Simplicity of choice

I do not mean to diminish the potential of redemption and restoration when I tell you that my life will never be what it could have been. I do not confuse the reality of consequence with some sort of lacking in the promise of grace and mercy. It is with a new awareness that I face my future and the inevitable scars it carries from my past. My life is told in those scars, in the particular look that sometimes clouds my gaze. I am who I am because of who I chose to be. These words do not stem from a pool of hidden regret and sorrow for what will never be. Still, with a new awareness of all that is, with a hindsight that comes only from experience and with nothing even akin to bitterness, I tell you with confidence – sometimes, this time, it’s just not worth it.

It could have been different. I have a peace in the reality of how and what It Is but when the walls crumble and the truth is exposed in all of it’s devastating solidity, I must look at the remains of life before now and know that I have only myself to blame. As I grow confident in my newness and strong in my identity, as I relearn that which to some seems so very basic, as time is spent to repair and renew and rebuild I have to remind myself, lest I become forgetful…

It didn’t have to be this way.

The choice was mine.

I have partied with people seen on TV, done the drugs curious people are most curious about. I’ve worn clothes that could pay the average rent and ruined them in places and in ways I’ve come too far to mention here. I can tell stories that raise eyebrows, flush cheeks (excitement or embarrassment) and radically alter the mere perception of myself with tales as true as the one I tell now. From the vantage point of onlooker, I may have been those things any number of people would want to, strive to, try to be. Believe this – looking from the outside in is never an honest gaze and nothing is as it seems to be.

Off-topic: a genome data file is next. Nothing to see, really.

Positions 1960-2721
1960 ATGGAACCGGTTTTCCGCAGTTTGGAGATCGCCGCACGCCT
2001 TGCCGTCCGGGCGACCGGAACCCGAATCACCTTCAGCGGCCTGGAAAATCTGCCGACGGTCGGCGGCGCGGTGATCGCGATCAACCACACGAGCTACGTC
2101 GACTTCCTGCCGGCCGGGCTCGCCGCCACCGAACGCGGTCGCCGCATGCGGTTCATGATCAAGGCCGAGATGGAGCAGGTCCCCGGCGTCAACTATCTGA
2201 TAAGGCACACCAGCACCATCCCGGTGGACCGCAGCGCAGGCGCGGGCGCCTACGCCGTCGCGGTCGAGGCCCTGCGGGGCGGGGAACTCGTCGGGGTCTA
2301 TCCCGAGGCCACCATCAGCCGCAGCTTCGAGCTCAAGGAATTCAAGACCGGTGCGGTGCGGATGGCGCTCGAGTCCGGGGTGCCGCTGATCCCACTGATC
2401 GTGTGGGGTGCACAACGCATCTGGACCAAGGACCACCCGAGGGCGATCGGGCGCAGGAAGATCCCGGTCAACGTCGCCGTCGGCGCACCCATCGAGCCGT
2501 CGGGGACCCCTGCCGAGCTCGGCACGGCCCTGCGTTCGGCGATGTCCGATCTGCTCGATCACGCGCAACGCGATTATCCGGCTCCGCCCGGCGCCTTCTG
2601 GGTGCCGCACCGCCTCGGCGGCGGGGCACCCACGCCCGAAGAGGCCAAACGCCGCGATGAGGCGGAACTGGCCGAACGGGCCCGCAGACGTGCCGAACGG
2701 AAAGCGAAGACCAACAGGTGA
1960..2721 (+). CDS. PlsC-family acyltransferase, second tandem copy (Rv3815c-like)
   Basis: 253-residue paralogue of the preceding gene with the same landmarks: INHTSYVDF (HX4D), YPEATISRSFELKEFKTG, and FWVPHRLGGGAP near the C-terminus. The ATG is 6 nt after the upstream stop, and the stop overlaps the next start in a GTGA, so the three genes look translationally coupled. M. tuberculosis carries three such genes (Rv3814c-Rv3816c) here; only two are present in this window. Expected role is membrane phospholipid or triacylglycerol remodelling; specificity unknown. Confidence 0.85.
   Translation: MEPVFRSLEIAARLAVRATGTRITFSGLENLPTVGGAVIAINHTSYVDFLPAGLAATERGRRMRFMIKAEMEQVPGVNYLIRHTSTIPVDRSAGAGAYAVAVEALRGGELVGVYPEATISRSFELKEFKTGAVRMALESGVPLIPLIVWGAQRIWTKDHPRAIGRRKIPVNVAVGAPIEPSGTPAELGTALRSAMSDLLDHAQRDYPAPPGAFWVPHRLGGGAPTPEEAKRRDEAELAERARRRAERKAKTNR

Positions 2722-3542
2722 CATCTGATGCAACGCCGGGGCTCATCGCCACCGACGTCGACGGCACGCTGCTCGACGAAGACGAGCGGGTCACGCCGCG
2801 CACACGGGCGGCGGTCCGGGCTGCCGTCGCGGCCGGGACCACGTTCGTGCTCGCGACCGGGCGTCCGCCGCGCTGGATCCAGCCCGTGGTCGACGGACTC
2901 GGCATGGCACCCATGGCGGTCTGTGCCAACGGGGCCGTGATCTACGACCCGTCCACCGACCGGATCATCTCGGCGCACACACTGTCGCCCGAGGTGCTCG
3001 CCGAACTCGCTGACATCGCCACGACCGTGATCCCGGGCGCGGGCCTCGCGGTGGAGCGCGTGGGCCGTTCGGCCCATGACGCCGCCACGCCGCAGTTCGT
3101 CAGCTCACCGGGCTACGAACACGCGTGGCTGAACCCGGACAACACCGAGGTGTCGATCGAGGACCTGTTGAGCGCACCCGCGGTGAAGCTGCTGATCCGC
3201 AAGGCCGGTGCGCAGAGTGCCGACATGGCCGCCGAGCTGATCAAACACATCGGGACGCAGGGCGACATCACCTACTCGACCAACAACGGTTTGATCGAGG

What can I possibly say to you that would convince you, those of you lost in the haze of Right Now, that no matter the stories you can tell or the things you’ve seen or even gotten away with that all of it is vanity – meaningless?

You’ll reach a point, and some of you have reached it already – your spirit tells you so whether or not you have yet chosen to acknowledge – where there is no going back, where you will never be again what you were and the road to where you want to be seems an impossible trek. The point where Right Now leaves an indelible thumbprint that you will spend years of your life either flaunting, hiding or double timing to overcome.

When the ride stops and, wobbly-kneed, you get off, looking around naseous and disoriented and you wonder the question that (some of) you should have asked sooner…“is it worth the cost of the ticket?”

The answer is mocking in it’s simplicity.

“No.”

It doesn’t have to be that way.

It doesn’t have to stay this way.

The choice is yours.

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